• Likewise, I was an anonymous IP editor for about 3 years whenever I found a serious error in a Google search, but not bothered to actually signup until recently, and I just followed the guidelines here as written. Now that I'm trying to follow such discussions, it would help to see the options being proposed, rather than revert wars. I can be as pendantic as anybody, I've worked as a professional in the field, and have to say I'm agnostic on the choices I've seen here so far....
--William Allen Simpson 03:51, 9 January 2006 (UTC)
Saying "foo is" is far more eloquent than "foo may refer to". Bensaccount 05:00, 10 January 2006 (UTC)
Eloquence, like Beauty, is in the eye of the beholder. The "Foo is" construction for a disambig page is to me stilted English and is technically inaccurate because "Foo" is NOT the list that follows; the term Foo (indicated by bolding) might refer to any of the items in the list. olderwiser 13:33, 10 January 2006 (UTC)
Don't confuse things. With either variation you have to say "any of the following". "Foo is any of the following:" "Foo may refer to any of the following:". Eloquence is not only in the eye of the beholder. There are certain ways of saying things which are inherently more eloquent. Bensaccount 17:36, 10 January 2006 (UTC)
There are certain ways of saying things which are inherently more eloquent. What theory of language is this from? Eloquance is a very highly context-dependent phenomena. The eloquence of one generation induces snores or inappropriate laughter in later generations. Those paragons of eloquance that remain highly regarded for longer periods of time are appreciated because the situation they addressed has remained significant enough to be meaningful. For example, the eloquance of Lincoln's Gettysburg Address, or the Declaration of Independence, or MLK's "I Have a Dream" speech are all appreciated because of the uniquely moving way they addressed circumstances that are still important to many people. For those not familiar with the context in which Lincoln or MLK spoke, or the exigence of the situation around the Declaration, those persons would most likely not find those texts particularly eloquant. Invoking eloquance as a deciding factor in the choice between "is" or "may refer to" is laughable.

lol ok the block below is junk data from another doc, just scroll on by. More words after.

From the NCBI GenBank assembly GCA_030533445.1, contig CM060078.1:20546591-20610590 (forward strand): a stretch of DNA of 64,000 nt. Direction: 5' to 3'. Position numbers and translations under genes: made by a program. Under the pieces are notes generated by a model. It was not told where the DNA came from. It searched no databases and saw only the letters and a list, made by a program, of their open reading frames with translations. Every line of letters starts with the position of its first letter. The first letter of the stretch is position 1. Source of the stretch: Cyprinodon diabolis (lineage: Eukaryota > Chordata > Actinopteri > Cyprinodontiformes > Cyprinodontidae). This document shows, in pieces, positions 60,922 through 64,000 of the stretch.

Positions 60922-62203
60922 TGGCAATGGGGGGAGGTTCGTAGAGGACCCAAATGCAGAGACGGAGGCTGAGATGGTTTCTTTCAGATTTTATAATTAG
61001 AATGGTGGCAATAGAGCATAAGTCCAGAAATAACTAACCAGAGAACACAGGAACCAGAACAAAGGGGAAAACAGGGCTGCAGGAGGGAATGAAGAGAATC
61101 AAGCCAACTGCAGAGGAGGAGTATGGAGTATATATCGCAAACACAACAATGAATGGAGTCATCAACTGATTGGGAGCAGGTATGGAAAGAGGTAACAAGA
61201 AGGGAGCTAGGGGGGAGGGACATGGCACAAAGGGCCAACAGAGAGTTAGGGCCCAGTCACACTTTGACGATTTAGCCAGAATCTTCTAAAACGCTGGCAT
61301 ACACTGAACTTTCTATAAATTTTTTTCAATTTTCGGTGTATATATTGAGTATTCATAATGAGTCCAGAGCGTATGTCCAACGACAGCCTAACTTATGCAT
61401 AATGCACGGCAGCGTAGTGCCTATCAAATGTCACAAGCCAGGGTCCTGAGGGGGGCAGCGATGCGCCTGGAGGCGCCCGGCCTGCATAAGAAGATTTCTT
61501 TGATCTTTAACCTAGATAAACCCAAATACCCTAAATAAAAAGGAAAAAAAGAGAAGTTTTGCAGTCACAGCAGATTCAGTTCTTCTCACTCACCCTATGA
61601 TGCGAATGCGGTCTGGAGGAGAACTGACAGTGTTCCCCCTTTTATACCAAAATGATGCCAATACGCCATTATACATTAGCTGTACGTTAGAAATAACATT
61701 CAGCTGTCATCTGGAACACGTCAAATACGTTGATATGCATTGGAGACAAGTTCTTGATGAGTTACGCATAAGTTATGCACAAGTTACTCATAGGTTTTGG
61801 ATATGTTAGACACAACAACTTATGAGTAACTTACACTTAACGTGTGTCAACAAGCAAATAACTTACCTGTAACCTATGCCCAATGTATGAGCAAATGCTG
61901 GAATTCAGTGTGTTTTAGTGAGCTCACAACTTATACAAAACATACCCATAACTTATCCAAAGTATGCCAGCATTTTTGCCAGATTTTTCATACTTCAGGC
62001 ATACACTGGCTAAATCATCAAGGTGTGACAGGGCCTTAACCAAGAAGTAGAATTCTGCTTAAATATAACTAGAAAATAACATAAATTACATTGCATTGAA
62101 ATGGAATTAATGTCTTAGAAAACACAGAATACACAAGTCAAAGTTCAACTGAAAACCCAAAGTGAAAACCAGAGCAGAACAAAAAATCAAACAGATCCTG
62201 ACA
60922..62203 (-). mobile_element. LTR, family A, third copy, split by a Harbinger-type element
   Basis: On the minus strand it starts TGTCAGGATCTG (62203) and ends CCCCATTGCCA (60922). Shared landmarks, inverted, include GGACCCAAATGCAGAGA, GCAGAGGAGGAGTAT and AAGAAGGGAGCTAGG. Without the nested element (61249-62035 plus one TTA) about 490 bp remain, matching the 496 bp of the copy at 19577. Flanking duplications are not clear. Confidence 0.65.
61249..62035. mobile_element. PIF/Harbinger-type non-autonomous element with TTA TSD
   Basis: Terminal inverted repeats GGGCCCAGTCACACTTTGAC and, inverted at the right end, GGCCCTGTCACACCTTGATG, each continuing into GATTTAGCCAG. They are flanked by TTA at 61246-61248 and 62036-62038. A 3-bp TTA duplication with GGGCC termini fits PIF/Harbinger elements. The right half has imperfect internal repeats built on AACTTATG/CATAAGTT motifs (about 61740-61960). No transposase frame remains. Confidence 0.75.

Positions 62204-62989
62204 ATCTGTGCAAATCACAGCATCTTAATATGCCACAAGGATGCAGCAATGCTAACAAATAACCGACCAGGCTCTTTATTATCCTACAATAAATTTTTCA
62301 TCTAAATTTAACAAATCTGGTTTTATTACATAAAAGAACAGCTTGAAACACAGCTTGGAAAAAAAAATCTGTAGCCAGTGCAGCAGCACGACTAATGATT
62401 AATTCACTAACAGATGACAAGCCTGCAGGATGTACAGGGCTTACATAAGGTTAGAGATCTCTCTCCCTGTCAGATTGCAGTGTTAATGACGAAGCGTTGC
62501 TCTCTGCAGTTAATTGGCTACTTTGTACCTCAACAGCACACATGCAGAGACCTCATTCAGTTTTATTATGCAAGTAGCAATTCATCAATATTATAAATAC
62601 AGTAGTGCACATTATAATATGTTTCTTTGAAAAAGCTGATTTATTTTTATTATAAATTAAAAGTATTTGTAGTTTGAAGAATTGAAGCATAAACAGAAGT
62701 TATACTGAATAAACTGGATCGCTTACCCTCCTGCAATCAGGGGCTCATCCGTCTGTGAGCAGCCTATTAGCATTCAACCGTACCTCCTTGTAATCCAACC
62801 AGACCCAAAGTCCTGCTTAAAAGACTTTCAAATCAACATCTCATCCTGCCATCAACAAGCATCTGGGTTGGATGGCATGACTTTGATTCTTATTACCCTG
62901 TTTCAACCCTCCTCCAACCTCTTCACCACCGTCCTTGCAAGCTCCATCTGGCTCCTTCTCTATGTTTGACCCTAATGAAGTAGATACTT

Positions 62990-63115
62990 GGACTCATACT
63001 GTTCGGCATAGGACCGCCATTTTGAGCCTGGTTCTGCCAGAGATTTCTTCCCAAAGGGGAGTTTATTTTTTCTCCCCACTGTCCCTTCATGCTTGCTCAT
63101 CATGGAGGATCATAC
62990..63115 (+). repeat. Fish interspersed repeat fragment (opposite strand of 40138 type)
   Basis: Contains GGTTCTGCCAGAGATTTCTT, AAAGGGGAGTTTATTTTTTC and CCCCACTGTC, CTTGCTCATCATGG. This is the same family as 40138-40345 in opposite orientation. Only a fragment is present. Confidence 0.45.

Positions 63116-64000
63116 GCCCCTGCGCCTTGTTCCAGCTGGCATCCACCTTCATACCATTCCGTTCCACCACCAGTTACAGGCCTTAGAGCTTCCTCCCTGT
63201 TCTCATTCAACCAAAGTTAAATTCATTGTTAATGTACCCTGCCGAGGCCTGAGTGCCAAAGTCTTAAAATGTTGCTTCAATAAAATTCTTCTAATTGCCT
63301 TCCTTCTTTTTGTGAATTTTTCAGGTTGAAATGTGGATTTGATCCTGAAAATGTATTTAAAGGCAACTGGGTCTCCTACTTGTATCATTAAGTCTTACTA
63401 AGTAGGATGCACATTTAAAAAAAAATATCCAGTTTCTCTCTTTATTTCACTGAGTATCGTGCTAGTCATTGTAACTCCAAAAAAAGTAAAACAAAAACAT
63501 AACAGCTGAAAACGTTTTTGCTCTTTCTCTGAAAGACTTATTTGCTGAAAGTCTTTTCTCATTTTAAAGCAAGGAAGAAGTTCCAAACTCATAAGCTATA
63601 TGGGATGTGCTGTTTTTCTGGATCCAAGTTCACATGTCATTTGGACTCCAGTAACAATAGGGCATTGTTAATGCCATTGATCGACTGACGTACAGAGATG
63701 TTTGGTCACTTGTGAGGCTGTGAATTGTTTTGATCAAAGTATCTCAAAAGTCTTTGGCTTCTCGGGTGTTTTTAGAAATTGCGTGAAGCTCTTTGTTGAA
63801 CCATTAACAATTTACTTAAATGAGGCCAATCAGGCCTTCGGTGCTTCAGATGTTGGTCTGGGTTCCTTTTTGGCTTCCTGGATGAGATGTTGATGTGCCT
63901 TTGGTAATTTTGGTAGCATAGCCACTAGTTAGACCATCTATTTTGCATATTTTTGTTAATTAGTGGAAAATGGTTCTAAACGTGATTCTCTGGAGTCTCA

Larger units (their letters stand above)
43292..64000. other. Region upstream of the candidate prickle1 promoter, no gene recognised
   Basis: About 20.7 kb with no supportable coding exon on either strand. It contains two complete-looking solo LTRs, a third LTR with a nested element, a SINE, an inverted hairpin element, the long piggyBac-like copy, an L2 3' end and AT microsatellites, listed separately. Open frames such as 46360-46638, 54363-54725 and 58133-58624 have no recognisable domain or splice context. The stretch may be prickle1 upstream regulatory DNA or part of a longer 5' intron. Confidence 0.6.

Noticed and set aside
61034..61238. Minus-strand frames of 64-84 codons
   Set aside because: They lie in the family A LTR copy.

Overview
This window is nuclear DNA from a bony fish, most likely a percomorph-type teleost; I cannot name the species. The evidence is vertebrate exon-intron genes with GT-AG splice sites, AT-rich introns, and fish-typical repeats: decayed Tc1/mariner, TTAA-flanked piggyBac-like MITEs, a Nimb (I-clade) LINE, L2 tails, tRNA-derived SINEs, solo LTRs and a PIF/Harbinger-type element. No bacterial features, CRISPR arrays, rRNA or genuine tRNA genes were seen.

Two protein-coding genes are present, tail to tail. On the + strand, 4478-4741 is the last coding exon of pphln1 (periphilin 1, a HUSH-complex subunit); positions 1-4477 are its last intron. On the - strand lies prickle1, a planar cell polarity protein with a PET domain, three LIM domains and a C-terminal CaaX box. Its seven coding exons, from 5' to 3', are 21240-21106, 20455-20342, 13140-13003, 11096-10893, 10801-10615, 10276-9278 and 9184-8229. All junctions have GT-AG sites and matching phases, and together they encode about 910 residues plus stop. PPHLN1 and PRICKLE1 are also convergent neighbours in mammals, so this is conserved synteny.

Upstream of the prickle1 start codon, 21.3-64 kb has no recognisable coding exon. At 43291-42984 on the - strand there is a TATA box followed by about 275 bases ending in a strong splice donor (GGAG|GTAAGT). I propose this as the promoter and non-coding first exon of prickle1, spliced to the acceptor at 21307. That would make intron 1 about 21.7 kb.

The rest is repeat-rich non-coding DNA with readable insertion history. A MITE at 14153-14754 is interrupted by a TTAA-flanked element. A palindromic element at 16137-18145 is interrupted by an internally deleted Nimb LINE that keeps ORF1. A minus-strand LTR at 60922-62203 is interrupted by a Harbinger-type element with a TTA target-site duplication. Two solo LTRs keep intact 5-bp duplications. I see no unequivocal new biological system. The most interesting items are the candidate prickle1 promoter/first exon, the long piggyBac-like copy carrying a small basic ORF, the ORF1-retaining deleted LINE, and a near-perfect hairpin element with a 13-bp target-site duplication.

In the context of a diambiguation page, saying "Foo is" followed by a list of entries is stilted English and is not entirely accurate. If you find that to be eloquant, that is your perogative, but don't make some ridiculous appeal to it being inherently eloquant. olderwiser 22:22, 11 January 2006 (UTC)
  • There is no need for "any of the following", as the colon already implies that a list follows. Besides, "Foo may refer to:" the following, or to something that is not yet in Wikipedia, or to an article that has been created but not yet added to the disambig page. In the same way, "Foo is:" makes a claim to completeness that may not be justified. Has any reader ever failed to find the correct article because the leading line was "Foo may refer to:" and lacked the words "any of the following"? I think not. Has any reader ever failed to find the correct article because a number of editors were warring over unimportant words instead of fixing the disambig pages? You betcha. If there is a needed change to the MoS that will help the editors produce disambig pages that will really help the readers on their merry ways, please discuss it. OK, everybody, break's over, get back to work! Chris the speller 18:07, 10 January 2006 (UTC)